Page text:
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Florida open primaries campaign turns to Magic

Florida open primaries campaign turns to Magic

Magic Johnson endorsed the All Voters Vote campaign in Florida.

NBA legend Magic Johnson, who just watched his Los Angeles Lakers defeat the Miami Heat in the league finals, has thrown his considerable star power behind the campaign to open most primaries in Florida to all voters, regardless of party.

The referendum on this fall's ballot in the nation's biggest purple state is being watched by many good-government groups as closely as any contest for office, because they view open primaries as one of the best ways to depolarize the nation's politics.

Although he ended his playing career 24 years ago, Johnson has remained one of basketball's most visible and charismatic ambassadors. And his endorsement follows on the heels of increased player activism that has led to dozens of sports arenas and stadiums being used as voting locations this fall.


"Amendment 3 will ensure that politicians listen to everyone. Join me in supporting Amendment 3 and let all voters vote," Johnson says in a 30-second endorsement video unveiled Tuesday. "It's simple, it's common sense and it's, well, it's magic."

Under the proposal, starting in 2024 the state would have "top two" open primaries in elections for governor, lieutenant governor, the Legislature and other state-level positions. All voters, regardless of party affiliation, would be able to vote in the primary, and the two candidates with the most votes — again, regardless of party — would advance to the general election. (Johnson lives in California, which uses a similar system for congressional and state primaries.)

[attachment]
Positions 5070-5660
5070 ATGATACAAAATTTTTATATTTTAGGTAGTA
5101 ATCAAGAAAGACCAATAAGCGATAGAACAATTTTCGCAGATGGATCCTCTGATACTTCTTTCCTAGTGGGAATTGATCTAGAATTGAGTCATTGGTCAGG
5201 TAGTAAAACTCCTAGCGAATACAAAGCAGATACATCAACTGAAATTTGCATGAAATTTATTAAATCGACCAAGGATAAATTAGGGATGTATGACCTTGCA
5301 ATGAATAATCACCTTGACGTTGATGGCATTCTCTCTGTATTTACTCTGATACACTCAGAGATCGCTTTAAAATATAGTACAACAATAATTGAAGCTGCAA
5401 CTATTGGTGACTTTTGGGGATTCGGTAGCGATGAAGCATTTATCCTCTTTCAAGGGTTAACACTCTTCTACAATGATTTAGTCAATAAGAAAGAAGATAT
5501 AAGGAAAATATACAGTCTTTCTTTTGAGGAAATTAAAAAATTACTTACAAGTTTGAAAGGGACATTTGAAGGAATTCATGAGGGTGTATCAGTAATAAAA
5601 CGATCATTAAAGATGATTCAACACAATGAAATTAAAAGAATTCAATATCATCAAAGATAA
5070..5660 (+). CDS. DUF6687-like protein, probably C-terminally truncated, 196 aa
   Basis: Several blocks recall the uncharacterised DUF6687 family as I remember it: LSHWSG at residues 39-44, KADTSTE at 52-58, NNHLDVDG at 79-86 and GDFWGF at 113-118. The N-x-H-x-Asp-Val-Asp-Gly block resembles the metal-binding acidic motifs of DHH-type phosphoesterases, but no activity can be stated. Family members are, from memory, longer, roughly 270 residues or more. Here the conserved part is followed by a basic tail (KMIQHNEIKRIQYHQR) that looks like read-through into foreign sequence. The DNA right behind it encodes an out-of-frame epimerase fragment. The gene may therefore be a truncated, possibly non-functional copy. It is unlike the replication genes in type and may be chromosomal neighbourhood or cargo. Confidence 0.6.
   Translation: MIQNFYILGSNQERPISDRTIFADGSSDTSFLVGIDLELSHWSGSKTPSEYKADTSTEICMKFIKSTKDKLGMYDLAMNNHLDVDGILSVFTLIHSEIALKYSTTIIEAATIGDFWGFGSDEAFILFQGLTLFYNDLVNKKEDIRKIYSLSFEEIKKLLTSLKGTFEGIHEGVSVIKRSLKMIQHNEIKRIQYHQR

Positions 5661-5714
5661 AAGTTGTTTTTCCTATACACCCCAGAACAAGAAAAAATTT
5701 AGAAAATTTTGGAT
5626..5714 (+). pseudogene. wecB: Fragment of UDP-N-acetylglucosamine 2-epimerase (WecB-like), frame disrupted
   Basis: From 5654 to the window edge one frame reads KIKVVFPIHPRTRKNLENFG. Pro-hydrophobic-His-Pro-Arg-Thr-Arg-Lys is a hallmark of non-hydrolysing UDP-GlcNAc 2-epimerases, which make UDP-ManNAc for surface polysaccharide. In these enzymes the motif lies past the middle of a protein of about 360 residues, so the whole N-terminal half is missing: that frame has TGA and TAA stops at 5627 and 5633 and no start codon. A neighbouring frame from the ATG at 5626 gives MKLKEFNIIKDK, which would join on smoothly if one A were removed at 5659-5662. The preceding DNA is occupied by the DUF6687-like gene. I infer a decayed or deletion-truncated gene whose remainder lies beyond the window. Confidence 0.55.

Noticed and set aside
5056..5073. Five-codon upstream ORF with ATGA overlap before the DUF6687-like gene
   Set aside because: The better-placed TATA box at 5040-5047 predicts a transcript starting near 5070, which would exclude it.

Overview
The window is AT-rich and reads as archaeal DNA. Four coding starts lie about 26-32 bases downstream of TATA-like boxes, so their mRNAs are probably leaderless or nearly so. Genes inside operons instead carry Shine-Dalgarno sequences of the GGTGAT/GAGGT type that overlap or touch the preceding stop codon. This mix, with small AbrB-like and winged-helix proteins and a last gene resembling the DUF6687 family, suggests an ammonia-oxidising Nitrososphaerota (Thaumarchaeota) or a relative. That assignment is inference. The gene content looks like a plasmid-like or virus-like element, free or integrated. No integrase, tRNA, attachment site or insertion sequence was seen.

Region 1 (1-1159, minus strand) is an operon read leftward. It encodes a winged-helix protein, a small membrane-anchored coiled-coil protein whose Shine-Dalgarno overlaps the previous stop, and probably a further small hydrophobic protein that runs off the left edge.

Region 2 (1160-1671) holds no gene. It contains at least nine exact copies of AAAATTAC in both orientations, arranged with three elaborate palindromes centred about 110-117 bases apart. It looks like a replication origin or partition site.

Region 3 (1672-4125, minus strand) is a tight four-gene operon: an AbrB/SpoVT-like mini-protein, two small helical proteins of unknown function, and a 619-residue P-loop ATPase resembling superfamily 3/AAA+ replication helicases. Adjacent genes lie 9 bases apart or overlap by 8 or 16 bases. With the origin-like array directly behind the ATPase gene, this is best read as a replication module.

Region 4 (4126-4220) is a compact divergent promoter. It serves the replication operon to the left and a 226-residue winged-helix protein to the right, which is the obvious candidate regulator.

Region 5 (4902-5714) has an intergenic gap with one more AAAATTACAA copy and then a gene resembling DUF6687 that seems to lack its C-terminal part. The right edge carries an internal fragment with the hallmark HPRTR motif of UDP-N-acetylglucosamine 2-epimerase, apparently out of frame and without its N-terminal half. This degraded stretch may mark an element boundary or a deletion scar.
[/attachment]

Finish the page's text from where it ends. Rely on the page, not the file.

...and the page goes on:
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The switch would allow almost 3.7 million unaffiliated Floridians — nearly 30 percent of the state's electorate — to participate at a crucial juncture in the electoral process.

Both the Republican and Democratic parties are fighting the amendment, which requires 60 percent support to pass. While proponents believe it would lead to more moderate candidates advancing to general elections, opponents argue it would create chaos and shut out minority viewpoints.

In fact, Republican Chris Sprowls, the next state House speaker, and Democratic Sen. Janet Cruz held a joint press conference Tuesday to support a lawsuit filed Tuesday that asks the Florida Supreme Court to toss the amendment — even though nearly 2 million ballots have already been cast.

"This can do irreparable damage to our political process. This is the political equivalent to a battle royal. Nobody understands who's going to be left out, nobody understands the damage that is going to be done to the process and who's going to be disenfranchised, which is why it shouldn't go into the constitution," Sprowls said at the press conference, according to the Orlando Sentinel.

Open Primaries, a national nonprofit that is supporting similar campaigns for open primaries in Alaska and St. Louis — welcomed Johnson's endorsement.

"Open primaries is pretty basic — we believe every voter should be able to vote in every publicly funded election. The partisan opponents of Amendment 3 in Florida make all kinds of false claims that if you let everyone vote, all hell breaks loose," said the group's president, John Opdycke. "Magic Johnson's endorsement is significant not simply because of who he is, but because of what he says. 'It's simple. It's fair. It's magic.' Democracy is indeed magic. When you create the space for everyone to participate, new conversations, new coalitions, new outcomes become possible."

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